Tuesday, November 30, 2010

Silver money for China

This comes from the "Asociación Cívica Mexicana Pro Plata A.C." It's an interesting approach to solving that country's rising inflation woes...
The most interesting section is here:

The silver coins that go into circulation will be money, but will hardly be used for purchases. It will be difficult to find these coins, as they will all be treasured up by the Chinese population. Their velocity of circulation will be close to zero and thus they will have no inflationary effect upon the economy. Paper Yuan are withdrawn and replaced with silver money which goes into savings; this is a correct way to fight inflation.

Saving these coins will amount to voluntary austerity for the Chinese. Saving is the postponement of consumption. Voluntary austerity is always more effective and sounder from an economic point of view than the forced savings beloved of Statists, who have dictated taxes and scarcity for consumer goods so that the Statists can build factories.

The monetization of a silver coin will be a free-market decision that prompts people to save, spontaneously, of their own accord, and which does not require raising interest rates to draw the people’s money out of the economy into savings.
We have been proposing the monetization of a silver coin in Mexico since 2001. According to our proposal a one-ounce coin of pure silver, with no engraved value, would be given a monetary value by the Mexican Central Bank. This coin would exist and circulate as money, in parallel with the paper money system of Mexico.

The monetary value would be superior to the bullion value of the silver ounce by about 15%. This margin would allow a profit, called “seigniorage”, for the Central Bank. Since the coin would not have an engraved value, rises in the price of silver (which would tend to eliminate the seigniorage of the Central Bank) would be met with new, higher, Central Bank quotes for the monetary value of the coin.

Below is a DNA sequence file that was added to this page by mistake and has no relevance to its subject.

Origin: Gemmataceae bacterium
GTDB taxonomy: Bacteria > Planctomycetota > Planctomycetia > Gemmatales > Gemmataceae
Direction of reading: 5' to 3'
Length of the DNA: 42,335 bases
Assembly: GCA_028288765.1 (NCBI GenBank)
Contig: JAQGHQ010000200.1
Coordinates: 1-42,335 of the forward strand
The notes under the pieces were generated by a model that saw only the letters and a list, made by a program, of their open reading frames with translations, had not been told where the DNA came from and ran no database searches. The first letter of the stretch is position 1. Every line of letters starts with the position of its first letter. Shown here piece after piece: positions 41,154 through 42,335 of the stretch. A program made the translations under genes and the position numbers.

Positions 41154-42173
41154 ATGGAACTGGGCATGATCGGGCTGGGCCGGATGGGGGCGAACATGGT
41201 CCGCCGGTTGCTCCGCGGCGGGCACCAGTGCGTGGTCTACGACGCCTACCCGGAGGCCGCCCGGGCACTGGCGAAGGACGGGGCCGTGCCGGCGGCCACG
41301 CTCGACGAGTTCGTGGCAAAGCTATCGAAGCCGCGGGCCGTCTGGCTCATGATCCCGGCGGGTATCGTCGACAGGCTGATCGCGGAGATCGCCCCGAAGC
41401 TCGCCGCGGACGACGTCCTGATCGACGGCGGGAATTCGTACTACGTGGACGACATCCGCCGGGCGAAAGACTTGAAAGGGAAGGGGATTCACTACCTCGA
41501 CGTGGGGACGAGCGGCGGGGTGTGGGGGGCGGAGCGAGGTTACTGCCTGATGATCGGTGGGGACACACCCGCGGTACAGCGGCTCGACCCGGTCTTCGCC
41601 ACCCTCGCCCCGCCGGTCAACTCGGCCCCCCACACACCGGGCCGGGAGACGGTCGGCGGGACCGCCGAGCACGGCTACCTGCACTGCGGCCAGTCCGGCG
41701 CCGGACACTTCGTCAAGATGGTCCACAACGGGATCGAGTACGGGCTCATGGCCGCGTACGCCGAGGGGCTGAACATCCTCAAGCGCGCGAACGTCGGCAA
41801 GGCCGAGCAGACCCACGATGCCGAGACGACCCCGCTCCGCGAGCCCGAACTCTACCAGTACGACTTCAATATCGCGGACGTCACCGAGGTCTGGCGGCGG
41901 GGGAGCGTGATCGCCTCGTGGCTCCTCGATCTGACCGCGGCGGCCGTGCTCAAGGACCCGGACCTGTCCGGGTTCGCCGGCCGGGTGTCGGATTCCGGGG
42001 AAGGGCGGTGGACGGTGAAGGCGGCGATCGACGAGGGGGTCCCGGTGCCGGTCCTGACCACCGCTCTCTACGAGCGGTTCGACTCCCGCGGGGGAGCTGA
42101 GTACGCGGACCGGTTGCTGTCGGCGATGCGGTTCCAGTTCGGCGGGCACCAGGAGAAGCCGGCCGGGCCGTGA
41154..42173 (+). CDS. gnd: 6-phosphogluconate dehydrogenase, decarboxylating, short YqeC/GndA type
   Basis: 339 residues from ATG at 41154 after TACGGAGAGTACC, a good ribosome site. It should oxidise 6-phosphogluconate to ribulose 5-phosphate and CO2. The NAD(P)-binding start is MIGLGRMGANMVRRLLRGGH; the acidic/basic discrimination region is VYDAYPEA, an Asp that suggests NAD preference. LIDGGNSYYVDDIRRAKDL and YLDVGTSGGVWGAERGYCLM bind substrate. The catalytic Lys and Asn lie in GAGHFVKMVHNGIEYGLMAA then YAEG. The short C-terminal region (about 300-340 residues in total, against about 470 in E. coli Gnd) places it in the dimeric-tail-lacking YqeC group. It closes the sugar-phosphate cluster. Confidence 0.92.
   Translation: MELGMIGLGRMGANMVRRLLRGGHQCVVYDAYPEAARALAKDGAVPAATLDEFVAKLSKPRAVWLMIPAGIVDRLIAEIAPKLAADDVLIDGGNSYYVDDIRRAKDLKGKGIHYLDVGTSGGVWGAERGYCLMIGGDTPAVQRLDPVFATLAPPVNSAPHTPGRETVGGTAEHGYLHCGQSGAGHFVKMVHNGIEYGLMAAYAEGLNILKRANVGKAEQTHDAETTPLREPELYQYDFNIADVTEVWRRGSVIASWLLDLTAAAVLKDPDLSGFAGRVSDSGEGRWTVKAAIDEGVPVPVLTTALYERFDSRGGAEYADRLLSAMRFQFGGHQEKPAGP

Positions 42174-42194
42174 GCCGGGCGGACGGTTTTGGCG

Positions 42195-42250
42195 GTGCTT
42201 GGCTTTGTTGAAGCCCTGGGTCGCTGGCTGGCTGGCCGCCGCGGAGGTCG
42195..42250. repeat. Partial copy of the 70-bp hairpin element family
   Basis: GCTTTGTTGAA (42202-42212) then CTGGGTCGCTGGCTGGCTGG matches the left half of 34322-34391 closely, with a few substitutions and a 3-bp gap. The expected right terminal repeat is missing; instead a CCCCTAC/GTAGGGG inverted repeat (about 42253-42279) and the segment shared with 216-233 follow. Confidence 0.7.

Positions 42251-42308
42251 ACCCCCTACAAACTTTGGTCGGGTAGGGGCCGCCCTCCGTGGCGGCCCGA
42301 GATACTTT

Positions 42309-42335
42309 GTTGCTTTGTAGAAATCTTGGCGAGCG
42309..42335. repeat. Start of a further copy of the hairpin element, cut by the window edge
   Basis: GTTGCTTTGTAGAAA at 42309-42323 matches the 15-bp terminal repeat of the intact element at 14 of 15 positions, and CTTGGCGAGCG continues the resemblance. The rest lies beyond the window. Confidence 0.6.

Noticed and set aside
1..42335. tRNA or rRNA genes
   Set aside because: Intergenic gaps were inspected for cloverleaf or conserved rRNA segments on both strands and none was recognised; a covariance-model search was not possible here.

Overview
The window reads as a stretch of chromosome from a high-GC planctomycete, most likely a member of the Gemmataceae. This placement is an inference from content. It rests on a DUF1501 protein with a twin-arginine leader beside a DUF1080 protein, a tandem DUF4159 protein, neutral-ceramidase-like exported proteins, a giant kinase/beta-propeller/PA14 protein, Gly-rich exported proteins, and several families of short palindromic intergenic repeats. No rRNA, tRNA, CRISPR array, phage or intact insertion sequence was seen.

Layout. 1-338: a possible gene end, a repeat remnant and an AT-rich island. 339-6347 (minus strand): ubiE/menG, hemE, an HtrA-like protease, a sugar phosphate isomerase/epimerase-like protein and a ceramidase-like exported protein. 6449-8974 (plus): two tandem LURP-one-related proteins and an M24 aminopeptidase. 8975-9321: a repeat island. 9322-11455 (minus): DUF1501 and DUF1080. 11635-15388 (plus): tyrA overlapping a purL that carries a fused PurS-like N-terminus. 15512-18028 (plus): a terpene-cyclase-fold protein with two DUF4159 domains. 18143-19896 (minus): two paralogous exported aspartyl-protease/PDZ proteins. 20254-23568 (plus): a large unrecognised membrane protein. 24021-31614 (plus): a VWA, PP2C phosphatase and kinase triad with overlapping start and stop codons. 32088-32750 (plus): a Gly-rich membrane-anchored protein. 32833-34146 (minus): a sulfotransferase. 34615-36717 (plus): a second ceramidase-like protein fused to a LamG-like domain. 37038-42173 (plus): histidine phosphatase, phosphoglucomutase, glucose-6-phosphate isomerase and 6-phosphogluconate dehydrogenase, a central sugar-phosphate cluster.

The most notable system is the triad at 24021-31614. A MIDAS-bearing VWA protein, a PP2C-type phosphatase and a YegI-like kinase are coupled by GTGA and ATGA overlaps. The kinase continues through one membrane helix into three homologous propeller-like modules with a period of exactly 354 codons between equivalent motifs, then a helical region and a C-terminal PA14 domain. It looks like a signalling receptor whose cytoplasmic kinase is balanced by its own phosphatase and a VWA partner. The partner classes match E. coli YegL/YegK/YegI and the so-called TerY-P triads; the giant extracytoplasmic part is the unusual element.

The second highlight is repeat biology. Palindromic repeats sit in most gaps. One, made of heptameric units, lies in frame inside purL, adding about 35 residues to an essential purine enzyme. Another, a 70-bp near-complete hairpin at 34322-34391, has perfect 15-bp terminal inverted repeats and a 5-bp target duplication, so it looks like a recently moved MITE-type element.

The rises in the value of silver in the silver markets of the world would no longer cause the disappearance of the monetized silver ounce. As soon as a rise in the price of silver would begin to affect the seigniorage of the Central Bank, it would produce a new and higher quote.

In order for the silver coin to become money and cease to be a commodity, the last quote of the Central Bank would have to remain stable and not diminish if and when the price of silver were to fall, which of course it does from time to time. Granted such immunity from falls in the price of silver, the coin would become legal tender money and could be used for any commercial transaction.

Now we read that China is having problems with inflation of its money supply. We think that if China were to monetize a silver coin, its Central Bank would have an effective instrument to assist in dealing with inflation.

China used silver exclusively as money for many centuries and restoring it to circulation in China would seem appropriate for China, as it aspires to recover its former glory as the richest country in the world.


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